Use tunable components such as variable gain amplifiers, attenuators, phase shifters, and switches to design adaptive RF systems with characteristics directly controlled by time-varying Simulink signals. Embed control logic and signal processing algorithms in the RF simulation to develop accurate models of transceivers, like the Analog Devices® transceivers that have been validated in the lab.
Specify the gain, noise figure or spot noise data, second-order and third-order intercept points (IP2 and IP3), 1 dB compression point, and saturation power for amplifiers. Import Touchstone® files and use S-parameters to model input and output impedances, gain, and reverse isolation. Use the variable gain amplifier to model time-varying nonlinear characteristics.
For power amplifiers, use nonlinear characteristics such as AM/AM-AM/PM, or fit time-domain input-output narrowband or wideband characteristics using a generalized memory polynomial.
Mixers and Modulators
Model up and down conversion stages using the mixer block. Specify gain, noise figure or spot noise data, IP2, IP3, 1 dB compression point, and saturation power.
Use mixer intermodulation tables to describe the effects of spurs and mixing products in superheterodyne transceivers.
Model direct conversion or superheterodyne modulators and demodulators at the system level, including image rejection and channel selection filters. Specify gain and phase imbalance, local oscillator (LO) leakage, and phase noise.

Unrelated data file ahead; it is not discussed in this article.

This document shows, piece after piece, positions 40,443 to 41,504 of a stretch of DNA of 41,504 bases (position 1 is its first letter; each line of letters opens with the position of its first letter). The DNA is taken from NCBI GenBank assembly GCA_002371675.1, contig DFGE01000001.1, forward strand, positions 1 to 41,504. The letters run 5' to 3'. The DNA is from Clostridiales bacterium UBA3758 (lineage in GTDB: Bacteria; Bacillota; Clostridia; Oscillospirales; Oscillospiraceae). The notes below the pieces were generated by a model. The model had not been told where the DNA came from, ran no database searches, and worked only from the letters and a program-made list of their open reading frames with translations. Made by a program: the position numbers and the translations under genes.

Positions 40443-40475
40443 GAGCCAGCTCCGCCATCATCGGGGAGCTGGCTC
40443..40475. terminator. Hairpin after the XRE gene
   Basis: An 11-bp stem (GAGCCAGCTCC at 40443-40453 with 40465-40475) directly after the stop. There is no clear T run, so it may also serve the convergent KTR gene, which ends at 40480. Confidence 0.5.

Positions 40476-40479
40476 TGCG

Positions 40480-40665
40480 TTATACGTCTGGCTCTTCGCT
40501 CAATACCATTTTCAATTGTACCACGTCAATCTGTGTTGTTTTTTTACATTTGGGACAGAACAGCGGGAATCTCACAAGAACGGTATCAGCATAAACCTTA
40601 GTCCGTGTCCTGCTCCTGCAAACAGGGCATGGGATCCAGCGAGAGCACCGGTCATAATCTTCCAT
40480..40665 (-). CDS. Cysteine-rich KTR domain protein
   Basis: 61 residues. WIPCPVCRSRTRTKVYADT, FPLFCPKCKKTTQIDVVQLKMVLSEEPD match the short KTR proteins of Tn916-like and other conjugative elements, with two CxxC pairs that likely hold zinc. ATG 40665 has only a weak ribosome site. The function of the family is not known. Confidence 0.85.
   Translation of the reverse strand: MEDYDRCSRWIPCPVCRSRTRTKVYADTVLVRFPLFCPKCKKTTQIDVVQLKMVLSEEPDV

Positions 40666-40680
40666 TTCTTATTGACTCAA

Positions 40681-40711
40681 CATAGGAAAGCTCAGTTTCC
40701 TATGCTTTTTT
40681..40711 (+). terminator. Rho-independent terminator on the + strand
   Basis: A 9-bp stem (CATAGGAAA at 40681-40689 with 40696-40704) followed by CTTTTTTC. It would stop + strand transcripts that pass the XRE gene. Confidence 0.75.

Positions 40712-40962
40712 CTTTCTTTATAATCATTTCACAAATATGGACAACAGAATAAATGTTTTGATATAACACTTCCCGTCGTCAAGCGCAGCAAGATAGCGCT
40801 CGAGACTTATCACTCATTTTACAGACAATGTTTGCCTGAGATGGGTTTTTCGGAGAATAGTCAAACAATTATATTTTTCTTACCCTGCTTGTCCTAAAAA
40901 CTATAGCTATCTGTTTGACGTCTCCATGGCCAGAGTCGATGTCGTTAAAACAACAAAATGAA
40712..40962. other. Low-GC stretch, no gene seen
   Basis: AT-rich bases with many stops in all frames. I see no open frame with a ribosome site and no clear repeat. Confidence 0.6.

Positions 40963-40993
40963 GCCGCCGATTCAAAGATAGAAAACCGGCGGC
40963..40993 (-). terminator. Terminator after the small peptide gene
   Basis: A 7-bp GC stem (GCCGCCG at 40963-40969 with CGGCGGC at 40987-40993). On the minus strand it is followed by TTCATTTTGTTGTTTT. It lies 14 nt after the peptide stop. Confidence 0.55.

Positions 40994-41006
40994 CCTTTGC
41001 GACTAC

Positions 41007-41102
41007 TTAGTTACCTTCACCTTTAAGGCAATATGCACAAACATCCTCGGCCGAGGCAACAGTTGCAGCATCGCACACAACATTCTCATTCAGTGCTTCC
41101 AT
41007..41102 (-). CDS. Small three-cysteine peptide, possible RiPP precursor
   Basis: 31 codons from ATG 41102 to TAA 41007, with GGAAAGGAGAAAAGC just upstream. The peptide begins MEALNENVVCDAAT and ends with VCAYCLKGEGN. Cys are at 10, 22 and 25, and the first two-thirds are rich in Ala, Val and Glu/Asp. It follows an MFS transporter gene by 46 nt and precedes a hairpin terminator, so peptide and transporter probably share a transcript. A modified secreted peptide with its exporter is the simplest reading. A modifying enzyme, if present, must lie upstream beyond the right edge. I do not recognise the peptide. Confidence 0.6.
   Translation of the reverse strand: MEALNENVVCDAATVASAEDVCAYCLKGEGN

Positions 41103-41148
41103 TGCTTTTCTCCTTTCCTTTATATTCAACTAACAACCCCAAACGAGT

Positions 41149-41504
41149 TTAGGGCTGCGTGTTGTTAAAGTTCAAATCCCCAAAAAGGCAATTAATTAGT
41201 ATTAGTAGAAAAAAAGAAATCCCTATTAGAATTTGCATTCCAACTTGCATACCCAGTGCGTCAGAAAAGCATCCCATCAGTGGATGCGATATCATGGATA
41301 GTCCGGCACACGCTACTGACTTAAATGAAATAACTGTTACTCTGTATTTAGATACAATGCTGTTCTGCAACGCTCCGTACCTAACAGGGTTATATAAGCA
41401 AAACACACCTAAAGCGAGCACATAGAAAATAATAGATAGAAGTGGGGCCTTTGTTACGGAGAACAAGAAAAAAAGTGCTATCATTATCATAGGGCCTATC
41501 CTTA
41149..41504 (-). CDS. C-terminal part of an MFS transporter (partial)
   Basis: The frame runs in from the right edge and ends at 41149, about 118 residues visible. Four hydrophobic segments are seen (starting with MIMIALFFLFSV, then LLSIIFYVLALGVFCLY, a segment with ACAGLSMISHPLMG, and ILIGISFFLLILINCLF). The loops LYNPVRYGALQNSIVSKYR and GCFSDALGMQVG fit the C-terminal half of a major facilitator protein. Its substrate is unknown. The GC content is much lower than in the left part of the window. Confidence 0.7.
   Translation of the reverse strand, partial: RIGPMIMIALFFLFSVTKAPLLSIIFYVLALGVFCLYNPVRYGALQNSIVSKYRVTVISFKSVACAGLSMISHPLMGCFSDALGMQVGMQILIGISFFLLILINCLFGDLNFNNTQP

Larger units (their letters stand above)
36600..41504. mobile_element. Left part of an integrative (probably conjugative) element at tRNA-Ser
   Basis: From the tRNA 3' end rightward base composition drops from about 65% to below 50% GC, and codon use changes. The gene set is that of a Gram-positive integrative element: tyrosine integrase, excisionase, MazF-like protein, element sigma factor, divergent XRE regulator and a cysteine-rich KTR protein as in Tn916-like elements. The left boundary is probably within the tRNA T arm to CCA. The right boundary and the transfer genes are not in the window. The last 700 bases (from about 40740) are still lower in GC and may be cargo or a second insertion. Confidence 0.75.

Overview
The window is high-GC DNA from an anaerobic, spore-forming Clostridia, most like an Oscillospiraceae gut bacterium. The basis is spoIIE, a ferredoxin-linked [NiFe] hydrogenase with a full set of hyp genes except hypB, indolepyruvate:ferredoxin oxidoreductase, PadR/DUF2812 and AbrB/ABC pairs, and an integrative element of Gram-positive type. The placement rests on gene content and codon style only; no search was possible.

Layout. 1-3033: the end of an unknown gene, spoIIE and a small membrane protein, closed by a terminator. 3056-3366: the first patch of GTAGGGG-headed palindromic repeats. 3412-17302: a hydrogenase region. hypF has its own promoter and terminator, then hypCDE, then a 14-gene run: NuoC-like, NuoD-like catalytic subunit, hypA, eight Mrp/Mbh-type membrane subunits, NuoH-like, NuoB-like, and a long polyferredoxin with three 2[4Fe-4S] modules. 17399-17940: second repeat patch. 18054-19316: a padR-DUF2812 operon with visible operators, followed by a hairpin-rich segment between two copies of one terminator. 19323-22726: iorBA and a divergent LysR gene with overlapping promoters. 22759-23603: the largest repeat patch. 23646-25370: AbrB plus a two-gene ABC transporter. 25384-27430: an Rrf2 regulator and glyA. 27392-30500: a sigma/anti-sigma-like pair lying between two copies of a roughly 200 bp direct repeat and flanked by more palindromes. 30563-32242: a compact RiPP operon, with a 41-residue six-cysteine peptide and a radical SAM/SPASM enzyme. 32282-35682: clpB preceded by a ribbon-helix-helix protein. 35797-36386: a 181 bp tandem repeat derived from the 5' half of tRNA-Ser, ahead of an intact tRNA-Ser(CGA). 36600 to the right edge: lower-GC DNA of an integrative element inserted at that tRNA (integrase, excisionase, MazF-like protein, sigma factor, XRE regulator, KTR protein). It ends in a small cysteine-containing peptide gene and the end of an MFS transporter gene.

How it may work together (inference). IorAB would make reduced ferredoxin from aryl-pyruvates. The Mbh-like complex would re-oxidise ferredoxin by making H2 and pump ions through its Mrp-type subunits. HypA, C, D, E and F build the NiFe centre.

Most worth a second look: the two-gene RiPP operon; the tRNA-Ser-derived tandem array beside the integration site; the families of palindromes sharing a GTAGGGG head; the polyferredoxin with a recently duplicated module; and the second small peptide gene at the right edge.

Import and simulate multiport S-parameter data. Import Touchstone files or read S-parameter data directly from the MATLAB workspace. Simulate the S-parameters using a time-domain approach based on rational fitting or use a frequency-domain approach based on convolution. Model passive and active data with frequency-dependent amplitude and phase.
Automatically include the noise generated by passive S-parameters in the RF simulation. Alternatively, specify frequency-dependent noise parameters for the S-parameters of active components.
RF Filters, Antennas, and Linear Components
Design RF filters using Butterworth, Chebyshev, and inverse Chebyshev methods, evaluate the lumped circuit topology, and perform circuit envelope simulation.
Model junctions such as circulators, couplers, power dividers, and combiners with different characteristics from data sheet specifications. Use phase shifters for the RF design of beamforming architectures.
With Antenna Toolbox, use the method of moments to model antenna impedance and the frequency-dependent far-field radiation pattern for circuit envelope RF simulation.
Generate thermal noise that is proportional to the attenuation introduced by passive components such as resistors, attenuators, or S-parameter elements.
For active components, specify the noise figure and the spot-noise data, or read frequency-dependent noise data from Touchstone files. Specify arbitrary frequency-dependent noise distributions for local oscillators and model phase noise.
Simulate and optimize low-noise systems with accurate SNR estimations. Account for impedance mismatches that affect the power transfer of the actual signal and of the noise.
RF Model Validation
Measure the gain, noise figure, and S-parameters of the system under different operating conditions. Validate nonlinear characteristics such as IP2, IP3, image rejection, and DC offset. Use testbenches to generate the required stimuli and evaluate the system response to compute the desired measurement.
Automatically generated measurement testbenches from the RF Budget Analyzer app support both heterodyne and homodyne architectures.